You have skipped the navigation, tab for page content correspondent Wayne 'Ticker' Heming reports exclusively this week from the Philippines.


If you have any doubts about the Philippines' determination to one day qualify for a Rugby League World Cup, consider what they've already overcome to get to this year's Emerging Nations World Championship.

The Emerging Nations tournament is designed for second and third-tier countries and will be held in western Sydney from late September to mid October.

The first rugby league competition in the Philippines, which involved four teams, was only launched in October 16, 2016.

It was the culmination of several years' work, primarily by five passionate men – Greg Cross, Michael Holt, Mark De Ubago, Rick Hartley and Eric Elefante - after whom the domestic premiership is named.

The quintet held a private meeting at a pub in The Rocks in Sydney in January 2012 to pioneer the game.

A week later, the same five men, along with international development officer Tas Baitieri, and former head coach Clayton Watene, formed a committee known as the Philippines Rugby League (PRL), sincere-named the Philippines National Rugby League (PNRL).

However, it wasn't until 2016 that Filipino fans had a competition to follow and teams to support.

And even then, it was not without major dramas.

The history-making venue, the Albay Sports Complex at the Bicol University in Legazpi City, which was to host the very first official game of rugby league, sat directly in the path of Typhoon Karen as more than 50 players and officials made the 13-hour bus trek from Manila.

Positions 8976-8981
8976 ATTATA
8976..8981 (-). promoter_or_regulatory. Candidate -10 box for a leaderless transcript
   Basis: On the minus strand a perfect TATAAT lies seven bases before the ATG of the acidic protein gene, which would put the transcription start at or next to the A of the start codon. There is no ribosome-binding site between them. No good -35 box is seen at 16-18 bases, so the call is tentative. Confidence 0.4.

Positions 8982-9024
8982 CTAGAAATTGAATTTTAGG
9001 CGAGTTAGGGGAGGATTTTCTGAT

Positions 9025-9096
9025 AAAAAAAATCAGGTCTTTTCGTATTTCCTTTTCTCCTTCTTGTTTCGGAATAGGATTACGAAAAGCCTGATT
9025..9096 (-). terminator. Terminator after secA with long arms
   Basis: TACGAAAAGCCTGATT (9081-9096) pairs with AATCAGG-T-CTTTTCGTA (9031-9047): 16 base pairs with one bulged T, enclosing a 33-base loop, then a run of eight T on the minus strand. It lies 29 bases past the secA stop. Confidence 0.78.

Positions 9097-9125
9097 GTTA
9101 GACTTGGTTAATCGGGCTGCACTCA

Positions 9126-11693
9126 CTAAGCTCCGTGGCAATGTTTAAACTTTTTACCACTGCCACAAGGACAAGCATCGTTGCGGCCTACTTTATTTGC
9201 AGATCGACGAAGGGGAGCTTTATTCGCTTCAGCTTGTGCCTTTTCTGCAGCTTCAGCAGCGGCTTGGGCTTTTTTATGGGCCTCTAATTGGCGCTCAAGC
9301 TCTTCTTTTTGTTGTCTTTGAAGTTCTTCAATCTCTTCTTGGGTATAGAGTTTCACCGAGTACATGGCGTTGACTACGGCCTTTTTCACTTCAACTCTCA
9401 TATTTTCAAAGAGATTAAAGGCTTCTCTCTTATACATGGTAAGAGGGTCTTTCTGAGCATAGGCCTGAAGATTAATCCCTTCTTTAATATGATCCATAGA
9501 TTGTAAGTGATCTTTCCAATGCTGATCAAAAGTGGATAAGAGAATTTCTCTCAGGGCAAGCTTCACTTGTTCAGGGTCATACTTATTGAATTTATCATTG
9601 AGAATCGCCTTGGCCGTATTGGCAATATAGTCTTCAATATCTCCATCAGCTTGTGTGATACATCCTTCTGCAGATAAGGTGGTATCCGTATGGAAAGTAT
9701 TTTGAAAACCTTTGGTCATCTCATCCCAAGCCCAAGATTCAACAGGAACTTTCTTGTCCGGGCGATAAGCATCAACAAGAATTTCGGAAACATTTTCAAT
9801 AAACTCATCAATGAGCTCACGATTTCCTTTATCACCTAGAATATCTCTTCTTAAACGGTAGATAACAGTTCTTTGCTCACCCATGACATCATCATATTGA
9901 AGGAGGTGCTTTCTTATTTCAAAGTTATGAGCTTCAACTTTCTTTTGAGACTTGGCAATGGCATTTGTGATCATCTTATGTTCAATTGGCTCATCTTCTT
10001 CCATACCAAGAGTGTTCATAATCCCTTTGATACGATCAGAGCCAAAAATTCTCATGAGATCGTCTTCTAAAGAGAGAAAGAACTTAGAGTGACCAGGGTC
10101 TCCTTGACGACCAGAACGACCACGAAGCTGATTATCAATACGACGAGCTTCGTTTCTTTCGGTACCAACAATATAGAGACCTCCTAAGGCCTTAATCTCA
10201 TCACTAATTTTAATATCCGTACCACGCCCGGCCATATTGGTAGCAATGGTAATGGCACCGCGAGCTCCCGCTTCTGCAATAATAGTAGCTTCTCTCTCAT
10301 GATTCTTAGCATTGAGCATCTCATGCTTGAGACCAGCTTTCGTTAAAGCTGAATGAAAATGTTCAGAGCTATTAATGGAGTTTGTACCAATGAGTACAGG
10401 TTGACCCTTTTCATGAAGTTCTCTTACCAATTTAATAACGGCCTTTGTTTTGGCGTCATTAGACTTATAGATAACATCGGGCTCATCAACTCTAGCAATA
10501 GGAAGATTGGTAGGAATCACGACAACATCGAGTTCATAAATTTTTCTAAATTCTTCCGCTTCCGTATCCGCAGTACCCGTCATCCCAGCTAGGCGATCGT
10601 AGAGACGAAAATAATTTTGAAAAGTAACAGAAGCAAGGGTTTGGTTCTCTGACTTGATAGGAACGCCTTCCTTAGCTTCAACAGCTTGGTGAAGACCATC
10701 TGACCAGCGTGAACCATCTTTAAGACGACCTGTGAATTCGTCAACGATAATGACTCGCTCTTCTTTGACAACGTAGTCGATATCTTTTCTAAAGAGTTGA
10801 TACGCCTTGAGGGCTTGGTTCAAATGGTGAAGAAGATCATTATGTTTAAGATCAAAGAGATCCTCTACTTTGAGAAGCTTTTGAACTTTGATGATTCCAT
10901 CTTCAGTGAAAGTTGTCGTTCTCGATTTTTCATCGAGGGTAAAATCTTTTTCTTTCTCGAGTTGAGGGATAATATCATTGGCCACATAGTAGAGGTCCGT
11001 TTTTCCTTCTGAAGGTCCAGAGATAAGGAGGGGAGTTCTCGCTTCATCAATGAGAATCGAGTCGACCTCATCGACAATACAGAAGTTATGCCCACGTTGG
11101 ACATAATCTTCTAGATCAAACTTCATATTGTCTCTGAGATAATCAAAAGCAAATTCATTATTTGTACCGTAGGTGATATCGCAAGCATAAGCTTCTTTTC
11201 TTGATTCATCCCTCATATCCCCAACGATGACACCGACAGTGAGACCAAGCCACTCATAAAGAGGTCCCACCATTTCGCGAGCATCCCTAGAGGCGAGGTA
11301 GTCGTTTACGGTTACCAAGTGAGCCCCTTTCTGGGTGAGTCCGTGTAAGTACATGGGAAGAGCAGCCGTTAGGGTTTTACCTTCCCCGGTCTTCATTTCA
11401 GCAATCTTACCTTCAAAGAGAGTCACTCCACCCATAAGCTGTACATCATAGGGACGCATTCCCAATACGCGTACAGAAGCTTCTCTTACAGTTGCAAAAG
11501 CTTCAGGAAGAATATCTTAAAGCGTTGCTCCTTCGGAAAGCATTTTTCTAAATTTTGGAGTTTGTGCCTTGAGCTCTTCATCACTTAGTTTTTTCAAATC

One game was completed, but the other was called off at halftime because of the atrocious conditions, before being resumed the following day after Karen blew through.

The Manila Storm's Michael Tome Jnr claimed his place in history scoring the first ever competition try and rugby league was up and running, although, against massive odds.

To get an idea of just how difficult it is for the PNRL, consider the obstacles they are up against.

They have no major sponsor. Playing fields are scarce. The Government, as yet, gives them no financial support and players play for pride, nothing else.

As current Tamaraw player and Vice President of the PNRL Paul Sheedy points out, the game needs all the help it can get to continue to attract players and gain ground on rugby union.

Union has the backing of both the Philippines Government and World Rugby.

Sheedy, whose family is from Baguio, a mountain district several hours north of Manila, was raised in Brisbane, played junior footy for Wests Mitchelton Panthers and now lives on the Gold Coast.

During his professional career he spent time with both the Melbourne Storm club and the NSW Waratahs, and these days still trots around in the Gold Coast Rugby League.

Having spent some of his youth growing up in the Philippines, he has great appreciation of the struggles of Filipino children.

"We need to expand and find more fields and more players," Sheedy told

"But our biggest hurdle is getting recognition from the government.

"We are the highest-ranked sporting organisation in the country.

"Government recognition and aid would help us introduce rugby league to schools, orphanages and universities.